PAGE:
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1 Amber McClain

Amber McClain, the currency speculator we met earlier in the chapter,sells eight June futures contracts for

500,000 pesos at the closing price quoted in Exhibit 8.1.

a. What is the value of her position at maturity if the ending spot rate is $0.12000/Ps?

b. What is the value of her position at maturity if the ending spot rate is $0.09800/Ps?

c. What is the value of her position at maturity if the ending spot rate is $0.11000/Ps?

Assumptions

Number of pesos per futures contract

Number of contracts

Buy or sell the peso futures?

Ending spot rate ($/peso)

June futures settle price from Exh8.1 ($/peso)

Spot - Futures

Value of total position at maturity (US$)

Value = - Notional x (Spot - Futures) x 8

a.

Values

500,000

8.00

Sell

b.

Values

500,000

8.00

Sell

c.

Values

500,000

8.00

Sell

$0.12000

$0.10773

$0.01227

$0.09800

$0.10773

($0.00973)

$0.11000

$0.10773

$0.00227

($49,080.00)

$38,920.00

($9,080.00)

Interpretation

Amber buys at the spot price and sells at the futures price.

If the futures price is greater than the ending spot price, she makes a profit.

Peleh writes a put option on Japanese yen with a strike price of $0.008000/ (125.00/$) at a premium of 0.0080 per yen and with an expiration date six months from now.

The option is for 12,500,000. What is Peleh's profit or loss at maturity if the ending spot rates are 110/$, 115/$, 120/$, 125/$, 130/$, 135/$, and 140/$.

a)

Values

12,500,000

180

$0.008000

$0.000080

b)

Values

12,500,000

180

$0.008000

$0.000080

c)

Values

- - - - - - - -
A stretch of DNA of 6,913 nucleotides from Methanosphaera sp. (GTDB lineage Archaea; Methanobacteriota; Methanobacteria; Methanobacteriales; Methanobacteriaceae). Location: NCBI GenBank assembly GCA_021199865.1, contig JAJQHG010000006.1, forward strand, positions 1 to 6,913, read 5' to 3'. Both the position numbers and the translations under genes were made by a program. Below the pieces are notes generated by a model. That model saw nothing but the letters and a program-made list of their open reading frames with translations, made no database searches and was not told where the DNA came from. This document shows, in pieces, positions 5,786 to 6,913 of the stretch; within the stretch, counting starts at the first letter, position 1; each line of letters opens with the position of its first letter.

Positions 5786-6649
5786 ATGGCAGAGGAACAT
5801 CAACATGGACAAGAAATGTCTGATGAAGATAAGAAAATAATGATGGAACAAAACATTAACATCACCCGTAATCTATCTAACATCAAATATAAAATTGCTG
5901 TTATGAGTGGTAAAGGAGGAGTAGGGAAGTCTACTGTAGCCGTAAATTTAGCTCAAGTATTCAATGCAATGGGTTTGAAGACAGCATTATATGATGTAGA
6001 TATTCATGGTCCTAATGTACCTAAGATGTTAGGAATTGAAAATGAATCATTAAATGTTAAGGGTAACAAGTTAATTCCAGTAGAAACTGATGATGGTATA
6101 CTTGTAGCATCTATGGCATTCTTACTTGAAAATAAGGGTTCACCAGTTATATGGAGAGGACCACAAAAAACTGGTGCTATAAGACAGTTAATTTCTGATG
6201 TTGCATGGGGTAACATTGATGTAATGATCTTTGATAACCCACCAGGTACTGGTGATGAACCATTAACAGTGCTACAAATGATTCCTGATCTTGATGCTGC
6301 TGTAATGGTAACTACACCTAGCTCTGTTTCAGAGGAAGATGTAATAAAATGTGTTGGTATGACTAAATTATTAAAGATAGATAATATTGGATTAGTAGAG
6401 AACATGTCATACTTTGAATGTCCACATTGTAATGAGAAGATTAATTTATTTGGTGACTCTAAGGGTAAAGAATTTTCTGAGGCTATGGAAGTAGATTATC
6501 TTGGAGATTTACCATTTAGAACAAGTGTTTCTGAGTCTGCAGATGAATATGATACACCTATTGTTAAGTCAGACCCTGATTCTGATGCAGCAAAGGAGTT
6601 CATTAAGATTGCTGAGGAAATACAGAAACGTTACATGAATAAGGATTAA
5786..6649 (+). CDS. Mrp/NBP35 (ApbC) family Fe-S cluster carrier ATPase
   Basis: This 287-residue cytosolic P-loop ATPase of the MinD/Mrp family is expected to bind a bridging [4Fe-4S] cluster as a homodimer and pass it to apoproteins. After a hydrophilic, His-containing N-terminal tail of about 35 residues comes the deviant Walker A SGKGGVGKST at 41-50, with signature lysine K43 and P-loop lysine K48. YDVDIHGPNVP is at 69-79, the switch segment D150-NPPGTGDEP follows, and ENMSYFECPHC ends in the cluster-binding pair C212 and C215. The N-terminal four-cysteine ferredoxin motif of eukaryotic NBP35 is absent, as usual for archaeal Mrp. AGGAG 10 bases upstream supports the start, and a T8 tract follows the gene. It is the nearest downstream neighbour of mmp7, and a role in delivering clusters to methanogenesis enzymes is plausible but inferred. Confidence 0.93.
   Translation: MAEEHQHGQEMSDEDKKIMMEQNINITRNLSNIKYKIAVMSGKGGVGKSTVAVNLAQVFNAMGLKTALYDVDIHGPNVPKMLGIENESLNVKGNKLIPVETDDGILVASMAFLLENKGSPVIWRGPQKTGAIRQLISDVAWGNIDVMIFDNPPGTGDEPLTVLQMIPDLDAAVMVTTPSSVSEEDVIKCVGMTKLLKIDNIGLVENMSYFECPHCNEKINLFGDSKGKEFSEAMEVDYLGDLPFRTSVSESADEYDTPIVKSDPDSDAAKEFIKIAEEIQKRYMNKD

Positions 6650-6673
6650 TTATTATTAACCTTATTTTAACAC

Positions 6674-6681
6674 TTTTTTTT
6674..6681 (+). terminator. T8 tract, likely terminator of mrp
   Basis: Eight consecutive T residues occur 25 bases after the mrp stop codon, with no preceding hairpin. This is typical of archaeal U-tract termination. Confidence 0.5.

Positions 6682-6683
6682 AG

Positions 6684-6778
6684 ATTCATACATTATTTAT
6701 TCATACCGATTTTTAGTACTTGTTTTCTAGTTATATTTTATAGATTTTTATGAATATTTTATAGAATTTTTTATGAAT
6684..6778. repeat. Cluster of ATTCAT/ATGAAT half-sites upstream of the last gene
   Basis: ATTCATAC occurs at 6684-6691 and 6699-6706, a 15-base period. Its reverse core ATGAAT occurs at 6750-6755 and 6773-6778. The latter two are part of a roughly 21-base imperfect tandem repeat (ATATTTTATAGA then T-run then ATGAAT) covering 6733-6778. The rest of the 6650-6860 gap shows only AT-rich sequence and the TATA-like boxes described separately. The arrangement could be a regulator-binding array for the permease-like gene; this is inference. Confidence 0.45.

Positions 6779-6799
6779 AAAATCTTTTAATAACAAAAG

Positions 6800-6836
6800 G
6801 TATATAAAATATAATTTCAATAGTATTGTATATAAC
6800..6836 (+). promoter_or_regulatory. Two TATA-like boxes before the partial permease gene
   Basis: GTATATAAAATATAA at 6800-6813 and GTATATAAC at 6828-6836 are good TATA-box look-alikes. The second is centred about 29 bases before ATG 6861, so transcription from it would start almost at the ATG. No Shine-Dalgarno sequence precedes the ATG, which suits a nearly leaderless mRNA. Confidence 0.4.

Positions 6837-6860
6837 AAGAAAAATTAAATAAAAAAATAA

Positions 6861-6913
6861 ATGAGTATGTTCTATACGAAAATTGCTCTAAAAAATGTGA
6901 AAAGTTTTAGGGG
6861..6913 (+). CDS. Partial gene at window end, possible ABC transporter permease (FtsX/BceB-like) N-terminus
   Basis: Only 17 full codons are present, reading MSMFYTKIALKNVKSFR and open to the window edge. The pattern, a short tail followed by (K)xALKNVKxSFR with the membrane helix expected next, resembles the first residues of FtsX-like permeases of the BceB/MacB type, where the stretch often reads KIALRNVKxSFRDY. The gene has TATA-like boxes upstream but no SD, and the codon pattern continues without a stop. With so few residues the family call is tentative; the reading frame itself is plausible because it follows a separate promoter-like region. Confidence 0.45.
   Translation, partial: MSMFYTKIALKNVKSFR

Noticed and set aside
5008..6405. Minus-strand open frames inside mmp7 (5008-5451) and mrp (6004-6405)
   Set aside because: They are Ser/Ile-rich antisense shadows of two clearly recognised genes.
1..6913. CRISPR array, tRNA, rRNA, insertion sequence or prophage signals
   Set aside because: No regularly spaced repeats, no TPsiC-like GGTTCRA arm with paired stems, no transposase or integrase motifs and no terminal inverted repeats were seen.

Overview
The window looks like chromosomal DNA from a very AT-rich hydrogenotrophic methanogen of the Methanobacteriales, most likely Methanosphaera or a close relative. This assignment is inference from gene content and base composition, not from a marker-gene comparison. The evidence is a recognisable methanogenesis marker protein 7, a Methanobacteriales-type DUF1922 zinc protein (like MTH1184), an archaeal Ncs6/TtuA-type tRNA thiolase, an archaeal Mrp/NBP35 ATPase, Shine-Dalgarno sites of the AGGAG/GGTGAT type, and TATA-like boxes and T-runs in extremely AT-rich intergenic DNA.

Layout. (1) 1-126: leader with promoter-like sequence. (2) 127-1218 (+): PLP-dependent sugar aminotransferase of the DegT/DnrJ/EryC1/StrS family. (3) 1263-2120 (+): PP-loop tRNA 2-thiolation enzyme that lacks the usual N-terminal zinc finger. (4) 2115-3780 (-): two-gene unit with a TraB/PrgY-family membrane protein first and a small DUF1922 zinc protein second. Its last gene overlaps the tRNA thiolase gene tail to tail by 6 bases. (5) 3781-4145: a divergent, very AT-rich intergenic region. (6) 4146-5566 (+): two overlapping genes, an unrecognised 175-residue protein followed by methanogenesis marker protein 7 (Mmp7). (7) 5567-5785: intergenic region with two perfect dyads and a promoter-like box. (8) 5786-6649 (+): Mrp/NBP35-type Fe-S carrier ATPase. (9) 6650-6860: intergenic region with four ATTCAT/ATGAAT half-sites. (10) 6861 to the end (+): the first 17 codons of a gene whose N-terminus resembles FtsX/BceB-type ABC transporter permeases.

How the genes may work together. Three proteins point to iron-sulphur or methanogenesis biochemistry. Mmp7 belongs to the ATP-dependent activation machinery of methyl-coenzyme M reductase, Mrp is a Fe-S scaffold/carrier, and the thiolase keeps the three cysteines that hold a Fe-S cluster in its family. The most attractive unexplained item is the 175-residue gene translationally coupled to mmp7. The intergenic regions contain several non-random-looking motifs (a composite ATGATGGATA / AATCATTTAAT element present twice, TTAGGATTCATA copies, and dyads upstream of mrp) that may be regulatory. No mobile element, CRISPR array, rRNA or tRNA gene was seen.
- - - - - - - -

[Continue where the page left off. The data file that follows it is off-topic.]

12,500,000

180

$0.008000

$0.000080

d)

Values

12,500,000

180

$0.008000

$0.000080

e)

Values

12,500,000

180

$0.008000

$0.000080

f)

Values

12,500,000

180

$0.008000

$0.000080

g)

Values

12,500,000

180

$0.008000

$0.000080

110.00

$0.009091

115.00

$0.008696

120.00

$0.008333

125.00

$0.008000

130.00

$0.007692

135.00

$0.007407

140.00

$0.007143

Less premium

Net profit (US$/)

$0.000000

($0.000080)

($0.000080)

$0.000000

($0.000080)

($0.000080)

$0.000000

($0.000080)

($0.000080)

$0.000000

($0.000080)

($0.000080)

$0.000308

($0.000080)

$0.000228

$0.000593

($0.000080)

$0.000513

$0.000857

($0.000080)

$0.000777

($1,000.00)

($1,000.00)

($1,000.00)

($1,000.00)

$2,846.15

$6,407.41

$9,714.29

Assumptions

Notional principal ()

Maturity (days)

Strike price (US$/)

Premium (US$/)

Ending spot rate (/US$)

in US$/

Jamie Rodriguez, a currency trader for Chicago-based Ventosa Investments, uses the following futures quotes on the British pound () to speculate on the value of

the pound.

British Pound Futures, US$/pound (CME)

Maturity

March

June

a.

b.

c.

d.

Open

1.4246

1.4164

High

1.4268

1.4188

Low

1.4214

1.4146